The Massachusetts Health Connector has decided that its current website is not salvageable.
In the latest attempt to have a site ready for open enrollment in November, the Connector will pursue two plans. They are:
1) Plan A is a new site, an “off the shelf” model, built by hCentive. The Virginia-based company worked on the health insurance enrollment sites in use in Kentucky and Colorado. But the Connector isn’t sure this new site will be ready in October. Which is why there is a…
2) Plan B is to use the federal site, HealthCare.gov. Some Connector staff and board members don’t like the federal option because they won’t be able to customize it to include extra subsidies Massachusetts offers. The state also has more than 250 individual Medicaid programs that won’t be available on HealthCare.gov.
It will be difficult for health insurers to be prepared for open enrollment on two different sites.
“We may run the risk of some health plans that are on the Connector today that aren’t able to meet the technology specifications in the compressed time frame and may not be available to consumers when open enrollment begins next November,” said Eric Linzer, Senior Vice President, Massachusetts Association of Health Plans.
The Connector board will discuss details of the choices at a meeting this Thursday. Board member Dolores Mitchell supports the dual track plan.
“Is it the happiest of all solutions, no. Is it a solution that has a chance of succeeding, yes,” concludes Mitchell.
The Connector expects to decide between Plan A and Plan B this summer.
“I’ve said all along that no option on the table would be perfect, and the dual track certainly has its benefits and its challenges,” Sarah Iselin, who was appointed by the governor to oversee a site fix, said in a statement. “It does, however, solve for two realities: we need a reliable website to help people during the next open enrollment period, and we need to be in a position to achieve a fully integrated system in 2015.”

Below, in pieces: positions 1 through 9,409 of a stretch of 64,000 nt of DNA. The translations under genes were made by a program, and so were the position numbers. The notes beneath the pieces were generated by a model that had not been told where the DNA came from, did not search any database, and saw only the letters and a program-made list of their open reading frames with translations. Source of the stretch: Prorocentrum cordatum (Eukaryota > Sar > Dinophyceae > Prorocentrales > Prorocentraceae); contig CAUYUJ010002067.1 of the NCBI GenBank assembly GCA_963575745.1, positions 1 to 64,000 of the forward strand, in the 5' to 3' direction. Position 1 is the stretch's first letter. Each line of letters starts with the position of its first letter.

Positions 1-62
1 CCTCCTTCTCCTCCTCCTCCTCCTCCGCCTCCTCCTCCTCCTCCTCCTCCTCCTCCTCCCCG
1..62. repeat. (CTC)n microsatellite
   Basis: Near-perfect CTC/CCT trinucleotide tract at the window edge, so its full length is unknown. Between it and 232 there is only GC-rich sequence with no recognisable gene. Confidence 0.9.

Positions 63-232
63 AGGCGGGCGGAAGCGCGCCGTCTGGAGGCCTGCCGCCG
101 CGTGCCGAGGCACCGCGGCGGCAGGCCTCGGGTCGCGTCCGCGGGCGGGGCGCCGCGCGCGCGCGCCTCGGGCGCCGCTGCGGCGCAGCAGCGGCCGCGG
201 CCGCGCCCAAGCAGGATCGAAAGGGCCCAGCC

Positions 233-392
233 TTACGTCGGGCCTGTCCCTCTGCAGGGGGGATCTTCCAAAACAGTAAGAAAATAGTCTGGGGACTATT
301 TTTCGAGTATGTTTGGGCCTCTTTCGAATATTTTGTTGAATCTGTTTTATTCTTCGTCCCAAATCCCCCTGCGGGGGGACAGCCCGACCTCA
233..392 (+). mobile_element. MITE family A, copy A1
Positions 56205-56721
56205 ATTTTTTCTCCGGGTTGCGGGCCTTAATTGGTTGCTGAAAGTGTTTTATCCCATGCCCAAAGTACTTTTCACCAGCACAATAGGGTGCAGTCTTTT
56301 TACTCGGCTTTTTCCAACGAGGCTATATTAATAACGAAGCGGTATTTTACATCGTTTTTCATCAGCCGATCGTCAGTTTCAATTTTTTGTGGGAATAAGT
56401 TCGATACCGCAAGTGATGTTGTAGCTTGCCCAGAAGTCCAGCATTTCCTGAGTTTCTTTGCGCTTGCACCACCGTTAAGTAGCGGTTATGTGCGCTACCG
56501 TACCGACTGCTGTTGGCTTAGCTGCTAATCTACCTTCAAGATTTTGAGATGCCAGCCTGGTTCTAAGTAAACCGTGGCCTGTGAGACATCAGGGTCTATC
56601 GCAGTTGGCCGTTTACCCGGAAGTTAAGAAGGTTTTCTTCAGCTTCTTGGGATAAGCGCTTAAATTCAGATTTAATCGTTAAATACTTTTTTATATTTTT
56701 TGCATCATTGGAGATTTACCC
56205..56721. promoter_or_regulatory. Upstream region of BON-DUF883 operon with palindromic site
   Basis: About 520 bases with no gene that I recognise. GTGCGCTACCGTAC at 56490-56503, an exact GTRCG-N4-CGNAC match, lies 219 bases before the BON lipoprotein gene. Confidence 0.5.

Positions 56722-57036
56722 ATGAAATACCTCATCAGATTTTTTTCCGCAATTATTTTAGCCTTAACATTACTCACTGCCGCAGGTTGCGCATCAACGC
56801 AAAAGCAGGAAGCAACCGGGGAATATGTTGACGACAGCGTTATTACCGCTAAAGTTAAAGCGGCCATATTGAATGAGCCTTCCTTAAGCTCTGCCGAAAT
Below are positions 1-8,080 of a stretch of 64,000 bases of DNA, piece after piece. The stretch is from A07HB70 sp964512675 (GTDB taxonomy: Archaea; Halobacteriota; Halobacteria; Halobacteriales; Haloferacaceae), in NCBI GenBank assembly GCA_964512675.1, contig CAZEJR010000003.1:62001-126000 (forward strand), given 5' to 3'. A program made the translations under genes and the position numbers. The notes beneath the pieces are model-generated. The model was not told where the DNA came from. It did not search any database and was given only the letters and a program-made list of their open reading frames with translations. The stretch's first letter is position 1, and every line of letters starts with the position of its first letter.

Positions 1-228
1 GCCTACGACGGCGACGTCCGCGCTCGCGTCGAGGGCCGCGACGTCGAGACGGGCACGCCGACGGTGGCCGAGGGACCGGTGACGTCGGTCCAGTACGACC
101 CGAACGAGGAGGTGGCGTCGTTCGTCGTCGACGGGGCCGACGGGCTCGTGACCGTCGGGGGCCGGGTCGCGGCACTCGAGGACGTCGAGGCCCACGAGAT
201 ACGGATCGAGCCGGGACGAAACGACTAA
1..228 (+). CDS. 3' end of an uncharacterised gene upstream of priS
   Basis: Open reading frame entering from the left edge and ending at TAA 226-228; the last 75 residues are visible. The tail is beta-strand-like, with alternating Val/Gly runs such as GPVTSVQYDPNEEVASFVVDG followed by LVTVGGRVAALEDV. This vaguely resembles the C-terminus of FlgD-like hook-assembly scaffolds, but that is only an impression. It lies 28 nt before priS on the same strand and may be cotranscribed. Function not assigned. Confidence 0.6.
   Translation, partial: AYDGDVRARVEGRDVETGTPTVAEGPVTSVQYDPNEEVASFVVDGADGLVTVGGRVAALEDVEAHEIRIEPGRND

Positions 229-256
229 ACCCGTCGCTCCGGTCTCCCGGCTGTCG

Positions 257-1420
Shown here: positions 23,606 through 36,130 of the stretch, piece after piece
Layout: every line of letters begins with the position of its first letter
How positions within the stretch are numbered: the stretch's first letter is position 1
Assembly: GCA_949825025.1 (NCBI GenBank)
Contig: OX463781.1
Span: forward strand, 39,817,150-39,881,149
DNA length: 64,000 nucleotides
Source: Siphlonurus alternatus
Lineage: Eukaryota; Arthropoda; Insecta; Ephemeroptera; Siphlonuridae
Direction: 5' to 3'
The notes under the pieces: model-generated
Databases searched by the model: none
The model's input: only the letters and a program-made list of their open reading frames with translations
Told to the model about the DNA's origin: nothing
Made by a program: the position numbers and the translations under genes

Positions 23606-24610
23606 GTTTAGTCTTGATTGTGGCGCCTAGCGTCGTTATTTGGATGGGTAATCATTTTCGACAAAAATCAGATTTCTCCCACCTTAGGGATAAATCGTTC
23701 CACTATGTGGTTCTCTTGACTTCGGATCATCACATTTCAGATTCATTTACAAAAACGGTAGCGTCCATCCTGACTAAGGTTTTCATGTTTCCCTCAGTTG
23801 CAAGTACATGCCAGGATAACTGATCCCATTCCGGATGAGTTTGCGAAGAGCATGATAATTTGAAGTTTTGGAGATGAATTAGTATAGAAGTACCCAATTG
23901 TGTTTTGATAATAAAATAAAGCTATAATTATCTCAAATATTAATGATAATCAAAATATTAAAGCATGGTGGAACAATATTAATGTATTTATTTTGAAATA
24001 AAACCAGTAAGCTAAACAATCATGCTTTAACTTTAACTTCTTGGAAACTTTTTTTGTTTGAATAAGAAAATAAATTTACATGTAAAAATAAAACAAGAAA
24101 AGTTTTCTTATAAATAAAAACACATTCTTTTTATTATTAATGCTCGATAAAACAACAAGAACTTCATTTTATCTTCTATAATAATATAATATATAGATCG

The 190,000 residents who are enrolled in temporary coverage will stay there for now. Connector Care members whose plans have been extended since Dec. 1, 2013, will also likely stay in those plans through the fall.
How much will all this cost? The Connector says it can pay for both plans using the original $170-$180 million grants for website preparation and transition.
Many people are questioning this — and the dual-track plan.
“The state has struggled with the capacity and technical expertise to do it once over four years, to be able to take a dual track over five months seems unrealistic to me,” said Josh Archambault, a senior fellow at the Pioneer Institute, a right-leaning research group.
The site that goes up in October will only be available for residents qualifying for subsidized or non-subsidized plans. Everyone on the state’s Medicaid program will have to deal with MassHealth directly.
- March 17: Mass. To Drop Contractor Behind Flawed Health Insurance Website
- Feb. 7: Report Blames Mass. Health Website Troubles On Lack Of Skills, Leadership
Here’s the full press release out today. Hat tip to Kyle Cheney for having the story first on Politico.
BOSTON – Monday, May 5, 2014 – State and Optum officials, led by Special Assistant to the Governor for Project Delivery Sarah Iselin and Optum Chief Information Officer John Santelli, will outline to the Health Connector Board of Directors on Thursday a plan to stand up a functioning Health Insurance Exchange (HIX) for Fall 2014 Open Enrollment. The dual-track strategy will include both a successful off-the-shelf solution and the Federally Facilitated Marketplace (FFM), and aims to ensure the Commonwealth continues to expand access to affordable, quality health insurance through the Affordable Care Act (ACA).
“Thursday will mark an important milestone for our turnaround project,” Iselin said. “We will be moving from planning to implementation, and we have developed a well-informed and pragmatic plan to guide us. I’ve said all along that no option on the table would be perfect, and the dual track certainly has its benefits and its challenges. It does, however, solve for two realities: we need a reliable website to help people during the next open enrollment period, and we need to be in a position to achieve a fully integrated system in 2015.”